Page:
clock menu more-arrow no yes mobile

Filed under:

Todd McShay's common draft mistakes

Drew will have another 100 in 100 post later today, but in the meantime I thought we'd open a different kind of draft discussion.  Todd McShay put together an article for ESPN the Magazine discussing the four most common draft mistakes teams make.

1. They will ignore the big four. At the top of the draft, four crucial positions -- QB, offensive tackle, cornerback and pass-rusher -- should trump all others.

2. They will be seduced by looks. Scouts, GMs, even esteemed members of the media get too wrapped up in 40 times and 225-pound bench press reps.

3. They will pay no mind to minds. As one scout told me recently, "You can't win with dumb players in the NFL anymore." This Jeff George-inspired rule isn't so much about human intelligence as football intelligence, not book-smart guys but playbook-smart guys.

4. They will choose need over value. Everyone who has a say in a team's draft starts with the idea that the biggest holes need to be filled first. It's a fair philosophy in a football utopia. But in the real world, hole-filling can't be the only -- or primary -- factor in determining which guy to take.

I was going to address each individually, but one can look at these together in the bigger picture.  There has been a lot of talk about whether the team should be grabbing a right tackle with either of their first round picks.  It's a drastic need for the team, but there's all this talk about paying left tackle money to a right tackle early on.  The options are taking a left tackle early and moving him back over to right tackle, taking a right tackle fairly high, or waiting until later to grab a right tackle.  Plenty of options, but what is the best way to maximize your return?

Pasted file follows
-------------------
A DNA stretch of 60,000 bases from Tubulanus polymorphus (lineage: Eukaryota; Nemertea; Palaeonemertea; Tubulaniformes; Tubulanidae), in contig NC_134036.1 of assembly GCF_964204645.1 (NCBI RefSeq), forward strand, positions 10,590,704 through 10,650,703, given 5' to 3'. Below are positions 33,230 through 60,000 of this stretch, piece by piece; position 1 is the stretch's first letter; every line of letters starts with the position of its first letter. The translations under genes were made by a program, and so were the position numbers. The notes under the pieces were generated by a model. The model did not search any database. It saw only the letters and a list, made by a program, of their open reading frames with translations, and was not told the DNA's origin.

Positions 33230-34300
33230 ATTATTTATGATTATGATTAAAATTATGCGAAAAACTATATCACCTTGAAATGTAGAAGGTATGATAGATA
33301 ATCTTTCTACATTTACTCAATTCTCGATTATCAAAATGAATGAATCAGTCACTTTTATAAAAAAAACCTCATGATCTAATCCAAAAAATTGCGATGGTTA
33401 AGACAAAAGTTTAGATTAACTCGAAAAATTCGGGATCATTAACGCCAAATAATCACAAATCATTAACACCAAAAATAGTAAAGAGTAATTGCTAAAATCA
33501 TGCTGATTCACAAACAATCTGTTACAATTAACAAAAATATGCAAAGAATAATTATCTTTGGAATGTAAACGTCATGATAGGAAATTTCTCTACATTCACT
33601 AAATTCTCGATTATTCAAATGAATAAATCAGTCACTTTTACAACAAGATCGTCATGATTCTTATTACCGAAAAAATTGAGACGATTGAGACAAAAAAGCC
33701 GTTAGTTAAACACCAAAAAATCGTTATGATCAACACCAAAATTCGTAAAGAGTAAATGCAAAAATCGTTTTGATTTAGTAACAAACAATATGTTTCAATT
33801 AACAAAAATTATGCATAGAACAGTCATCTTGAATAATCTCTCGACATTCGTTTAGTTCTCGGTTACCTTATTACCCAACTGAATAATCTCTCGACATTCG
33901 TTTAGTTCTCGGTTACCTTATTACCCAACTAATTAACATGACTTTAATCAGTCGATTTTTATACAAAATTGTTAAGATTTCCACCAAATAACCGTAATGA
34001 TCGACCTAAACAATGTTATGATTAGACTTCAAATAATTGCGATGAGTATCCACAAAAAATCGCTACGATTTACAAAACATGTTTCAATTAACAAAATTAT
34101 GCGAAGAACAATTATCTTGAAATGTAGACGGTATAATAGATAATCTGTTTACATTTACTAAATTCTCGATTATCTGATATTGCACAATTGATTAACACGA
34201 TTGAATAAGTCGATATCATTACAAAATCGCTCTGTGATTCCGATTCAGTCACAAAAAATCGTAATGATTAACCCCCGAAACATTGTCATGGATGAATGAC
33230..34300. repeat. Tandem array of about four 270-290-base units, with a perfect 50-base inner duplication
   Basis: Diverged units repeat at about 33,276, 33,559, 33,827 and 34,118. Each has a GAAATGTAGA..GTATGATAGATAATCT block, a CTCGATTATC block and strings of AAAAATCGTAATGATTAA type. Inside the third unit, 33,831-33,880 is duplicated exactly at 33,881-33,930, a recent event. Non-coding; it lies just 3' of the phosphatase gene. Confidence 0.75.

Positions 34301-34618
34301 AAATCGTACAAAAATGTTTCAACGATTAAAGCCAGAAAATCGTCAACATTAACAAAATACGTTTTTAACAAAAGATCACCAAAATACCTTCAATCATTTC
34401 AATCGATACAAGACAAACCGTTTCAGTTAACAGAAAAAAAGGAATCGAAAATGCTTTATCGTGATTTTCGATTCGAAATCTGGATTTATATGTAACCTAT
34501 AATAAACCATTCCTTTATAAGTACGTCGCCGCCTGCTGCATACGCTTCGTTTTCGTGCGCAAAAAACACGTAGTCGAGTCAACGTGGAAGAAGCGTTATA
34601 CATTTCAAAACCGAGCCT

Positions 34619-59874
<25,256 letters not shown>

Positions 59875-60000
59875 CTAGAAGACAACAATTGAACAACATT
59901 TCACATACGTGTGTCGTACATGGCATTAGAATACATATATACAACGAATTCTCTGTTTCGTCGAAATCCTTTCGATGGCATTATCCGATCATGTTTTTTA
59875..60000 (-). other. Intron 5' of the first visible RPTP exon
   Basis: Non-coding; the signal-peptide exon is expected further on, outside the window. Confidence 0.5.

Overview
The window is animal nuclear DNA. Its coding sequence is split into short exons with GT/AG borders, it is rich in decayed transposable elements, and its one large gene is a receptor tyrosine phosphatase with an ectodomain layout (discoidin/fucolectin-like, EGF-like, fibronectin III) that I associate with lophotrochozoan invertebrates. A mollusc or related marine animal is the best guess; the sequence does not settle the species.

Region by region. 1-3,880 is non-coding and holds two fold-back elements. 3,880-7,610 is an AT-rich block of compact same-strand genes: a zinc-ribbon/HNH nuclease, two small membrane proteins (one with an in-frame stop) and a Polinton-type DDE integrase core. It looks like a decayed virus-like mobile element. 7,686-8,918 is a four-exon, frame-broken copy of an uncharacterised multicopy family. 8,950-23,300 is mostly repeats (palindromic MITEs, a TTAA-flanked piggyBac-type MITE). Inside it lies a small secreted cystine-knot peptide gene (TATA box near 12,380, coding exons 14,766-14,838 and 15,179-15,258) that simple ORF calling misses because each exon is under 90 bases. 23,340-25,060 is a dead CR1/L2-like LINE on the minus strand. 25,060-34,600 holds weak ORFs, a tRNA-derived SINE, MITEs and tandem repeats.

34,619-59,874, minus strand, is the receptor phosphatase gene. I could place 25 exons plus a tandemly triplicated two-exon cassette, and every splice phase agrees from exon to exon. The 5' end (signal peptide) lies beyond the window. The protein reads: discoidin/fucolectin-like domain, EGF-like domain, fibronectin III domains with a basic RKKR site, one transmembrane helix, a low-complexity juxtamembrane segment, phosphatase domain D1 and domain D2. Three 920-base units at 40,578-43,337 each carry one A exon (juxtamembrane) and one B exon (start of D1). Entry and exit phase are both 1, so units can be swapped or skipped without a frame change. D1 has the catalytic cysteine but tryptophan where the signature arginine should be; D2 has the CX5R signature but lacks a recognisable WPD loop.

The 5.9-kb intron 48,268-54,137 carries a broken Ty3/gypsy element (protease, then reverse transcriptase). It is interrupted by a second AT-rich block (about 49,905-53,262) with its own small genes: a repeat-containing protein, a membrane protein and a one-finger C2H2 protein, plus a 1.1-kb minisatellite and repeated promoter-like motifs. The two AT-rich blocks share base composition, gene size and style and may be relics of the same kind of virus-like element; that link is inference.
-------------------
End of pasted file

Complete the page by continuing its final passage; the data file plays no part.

The one I've always found curious is the idea of drafting for value, as opposed to specific need.  When the 49ers took Michael Crabtree this past year, it really was a perfect combination of value and need.  He was the consensus best guy on the board at that point, and the 49ers didn't exactly have an overwhelming group of wide receivers.  This year, it seems like the offensive line is so desperately in need over overhaul that a team should be willing to go with filling this need, even if a slightly better player at a position of depth is available.

If you were GM, in looking at the 49ers needs this year, do you just go BPA all the way in the first round?  Does having two first round picks allow you to go BPA with one and need with another?